Trump Hints At Sending Federal Agents To Polling Places
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Trump Hints At Sending Law Enforcement To Polling Places, But Has No Authority To Do So

President Donald Trump
U.S. President Donald Trump speaks about negotiations with pharmaceutical companies over the cost of insulin for U.S. seniors on Medicare at an event in the Rose Garden at the White House during the coronavirus disease (COVID-19) outbreak in Washington, U.S. May 26, 2020. REUTERS/Jonathan Ernst

In what many have called another tactic of voter suppression, President Trump has hinted at sending law enforcement agents to polling place across the country.

However, Department of Homeland Security’s acting secretary Chad Wolf told CNN Sunday neither he nor President Trump has the authority to do such a thing.

“We don’t have any authority to do that at the department,” acting DHS Secretary Chad Wolf told CNN’s Jake Tapper on “State of the Union.”

When asked by Tapper if Trump asked Wolf to send federal agents to polling locations, Wolf said voting oversight is not a job for the agency.

 “No, absolutely, he has not. Again, that’s not what we do at the Department of Homeland Security.” Wolf told Tapper. “We have law enforcement authorities and law enforcement officers at the department, we have express authorities given to us by Congress and this is not one of them,” he said, adding, “This is not a mission for the Department of Homeland Security.”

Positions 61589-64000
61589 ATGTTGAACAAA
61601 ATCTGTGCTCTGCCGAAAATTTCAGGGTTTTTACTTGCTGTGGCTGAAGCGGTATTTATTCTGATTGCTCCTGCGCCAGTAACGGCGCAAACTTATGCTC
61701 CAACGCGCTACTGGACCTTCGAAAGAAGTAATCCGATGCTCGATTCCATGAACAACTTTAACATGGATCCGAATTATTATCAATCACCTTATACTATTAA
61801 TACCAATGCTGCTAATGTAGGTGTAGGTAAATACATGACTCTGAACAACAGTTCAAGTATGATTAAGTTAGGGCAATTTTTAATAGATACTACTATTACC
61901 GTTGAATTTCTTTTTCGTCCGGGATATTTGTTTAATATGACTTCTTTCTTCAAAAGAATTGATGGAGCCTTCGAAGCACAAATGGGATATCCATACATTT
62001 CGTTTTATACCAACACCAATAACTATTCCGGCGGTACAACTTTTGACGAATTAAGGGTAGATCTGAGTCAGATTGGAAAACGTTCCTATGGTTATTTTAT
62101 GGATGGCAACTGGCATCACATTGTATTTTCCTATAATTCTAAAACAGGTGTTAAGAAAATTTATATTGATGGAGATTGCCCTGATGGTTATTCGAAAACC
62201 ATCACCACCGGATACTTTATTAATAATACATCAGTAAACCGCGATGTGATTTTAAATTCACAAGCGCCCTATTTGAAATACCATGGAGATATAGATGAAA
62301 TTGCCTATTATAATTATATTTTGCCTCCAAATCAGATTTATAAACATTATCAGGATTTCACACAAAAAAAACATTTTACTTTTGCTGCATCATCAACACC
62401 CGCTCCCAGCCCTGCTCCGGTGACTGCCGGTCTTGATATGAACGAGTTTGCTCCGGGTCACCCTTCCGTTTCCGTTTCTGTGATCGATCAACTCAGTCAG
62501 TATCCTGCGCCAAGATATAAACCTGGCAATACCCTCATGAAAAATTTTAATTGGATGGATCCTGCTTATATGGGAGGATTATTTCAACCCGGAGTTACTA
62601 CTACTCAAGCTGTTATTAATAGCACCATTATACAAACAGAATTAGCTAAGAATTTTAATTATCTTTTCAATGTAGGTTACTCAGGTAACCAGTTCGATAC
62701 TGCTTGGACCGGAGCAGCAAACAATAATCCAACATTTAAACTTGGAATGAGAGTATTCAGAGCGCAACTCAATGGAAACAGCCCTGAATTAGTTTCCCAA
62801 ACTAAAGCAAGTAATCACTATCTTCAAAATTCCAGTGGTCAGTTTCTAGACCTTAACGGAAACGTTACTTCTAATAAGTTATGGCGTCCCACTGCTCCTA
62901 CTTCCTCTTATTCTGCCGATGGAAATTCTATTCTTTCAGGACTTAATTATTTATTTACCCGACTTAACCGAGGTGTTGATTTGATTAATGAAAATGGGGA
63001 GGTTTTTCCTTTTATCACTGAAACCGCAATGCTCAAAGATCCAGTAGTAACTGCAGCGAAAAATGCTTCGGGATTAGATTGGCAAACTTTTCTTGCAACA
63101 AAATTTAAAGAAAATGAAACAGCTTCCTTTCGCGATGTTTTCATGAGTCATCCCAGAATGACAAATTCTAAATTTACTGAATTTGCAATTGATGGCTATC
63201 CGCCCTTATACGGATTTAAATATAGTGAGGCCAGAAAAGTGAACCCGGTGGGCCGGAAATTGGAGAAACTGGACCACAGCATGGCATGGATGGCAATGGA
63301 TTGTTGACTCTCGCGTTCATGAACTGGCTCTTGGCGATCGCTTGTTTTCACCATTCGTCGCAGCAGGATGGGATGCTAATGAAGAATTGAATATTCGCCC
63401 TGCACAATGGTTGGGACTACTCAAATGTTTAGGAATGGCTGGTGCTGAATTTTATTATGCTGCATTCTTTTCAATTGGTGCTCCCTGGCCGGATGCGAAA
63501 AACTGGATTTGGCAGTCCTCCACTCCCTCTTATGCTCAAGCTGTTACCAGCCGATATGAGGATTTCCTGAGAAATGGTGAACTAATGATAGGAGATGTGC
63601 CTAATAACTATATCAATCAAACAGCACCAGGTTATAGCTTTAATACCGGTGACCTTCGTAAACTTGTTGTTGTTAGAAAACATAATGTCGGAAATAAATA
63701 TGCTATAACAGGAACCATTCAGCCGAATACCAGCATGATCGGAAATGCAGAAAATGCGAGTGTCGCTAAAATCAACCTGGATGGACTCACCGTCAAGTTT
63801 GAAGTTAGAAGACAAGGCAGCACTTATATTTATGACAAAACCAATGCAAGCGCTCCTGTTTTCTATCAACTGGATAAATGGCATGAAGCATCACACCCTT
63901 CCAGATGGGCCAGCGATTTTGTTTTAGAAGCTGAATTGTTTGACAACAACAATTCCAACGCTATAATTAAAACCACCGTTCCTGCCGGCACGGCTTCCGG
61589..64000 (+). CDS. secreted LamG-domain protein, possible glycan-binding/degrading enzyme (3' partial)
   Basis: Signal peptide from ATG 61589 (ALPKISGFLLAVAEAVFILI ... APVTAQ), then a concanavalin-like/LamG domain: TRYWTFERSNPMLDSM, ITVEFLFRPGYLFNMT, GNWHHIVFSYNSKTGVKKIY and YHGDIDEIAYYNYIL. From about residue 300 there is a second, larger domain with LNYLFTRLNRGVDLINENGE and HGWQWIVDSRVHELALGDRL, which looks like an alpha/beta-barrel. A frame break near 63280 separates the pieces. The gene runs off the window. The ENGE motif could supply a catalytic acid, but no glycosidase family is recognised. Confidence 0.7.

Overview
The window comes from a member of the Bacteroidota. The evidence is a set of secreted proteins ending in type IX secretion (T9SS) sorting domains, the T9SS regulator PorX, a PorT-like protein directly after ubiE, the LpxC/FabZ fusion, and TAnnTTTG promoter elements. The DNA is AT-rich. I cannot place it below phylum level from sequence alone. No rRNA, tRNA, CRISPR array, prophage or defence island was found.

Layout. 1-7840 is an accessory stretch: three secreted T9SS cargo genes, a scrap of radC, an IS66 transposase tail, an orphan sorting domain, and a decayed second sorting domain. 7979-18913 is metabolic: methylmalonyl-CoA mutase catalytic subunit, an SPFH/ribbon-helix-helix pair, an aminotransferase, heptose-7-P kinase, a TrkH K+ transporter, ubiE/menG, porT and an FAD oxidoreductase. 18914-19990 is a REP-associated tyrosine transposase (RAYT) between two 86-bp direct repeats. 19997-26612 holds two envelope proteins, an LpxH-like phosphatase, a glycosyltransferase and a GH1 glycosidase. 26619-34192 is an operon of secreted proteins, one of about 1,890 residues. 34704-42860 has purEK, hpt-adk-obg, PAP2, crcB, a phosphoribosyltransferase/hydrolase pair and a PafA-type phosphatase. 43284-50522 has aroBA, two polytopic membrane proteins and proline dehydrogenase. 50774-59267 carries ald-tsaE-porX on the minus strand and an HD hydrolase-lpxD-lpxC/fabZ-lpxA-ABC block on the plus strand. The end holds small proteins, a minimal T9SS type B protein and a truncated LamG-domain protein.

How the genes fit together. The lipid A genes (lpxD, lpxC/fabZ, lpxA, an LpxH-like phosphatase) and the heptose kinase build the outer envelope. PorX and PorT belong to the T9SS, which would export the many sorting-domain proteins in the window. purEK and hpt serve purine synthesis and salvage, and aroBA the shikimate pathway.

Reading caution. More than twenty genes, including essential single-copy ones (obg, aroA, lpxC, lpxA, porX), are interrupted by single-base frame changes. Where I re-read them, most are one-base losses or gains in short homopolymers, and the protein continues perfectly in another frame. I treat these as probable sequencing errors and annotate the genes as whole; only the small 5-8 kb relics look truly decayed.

Trump initially made the comments during the call-in interview with Fox News host Sean Hannity.
“We’re gonna have everything,” Trump told Hannity. “We’re gonna have sheriffs and we’re gonna have law enforcement and we’re going to have, hopefully, US attorneys, and we’re going to have everybody, and attorney generals.”
Federal law prohibits intimidation at polling locations and for any “civil” or “military” federal officer to order “troops or armed men” to polling places, unless needed to “repel armed enemies of the United States.”
Trump has repeated unfounded claims of voter fraud in recent months attacking mail-in voting. The NAACP, private citizens, and more than 20 states have already filed lawsuits against Trump and Postmaster General Louis DeJoy for their actions, which include pulling post office boxes and disconnecting sorting machines in multiple states.
DeJoy told the Senate last week that he would suspend all changes to the agency until after the election, but many believe the damage is already done.
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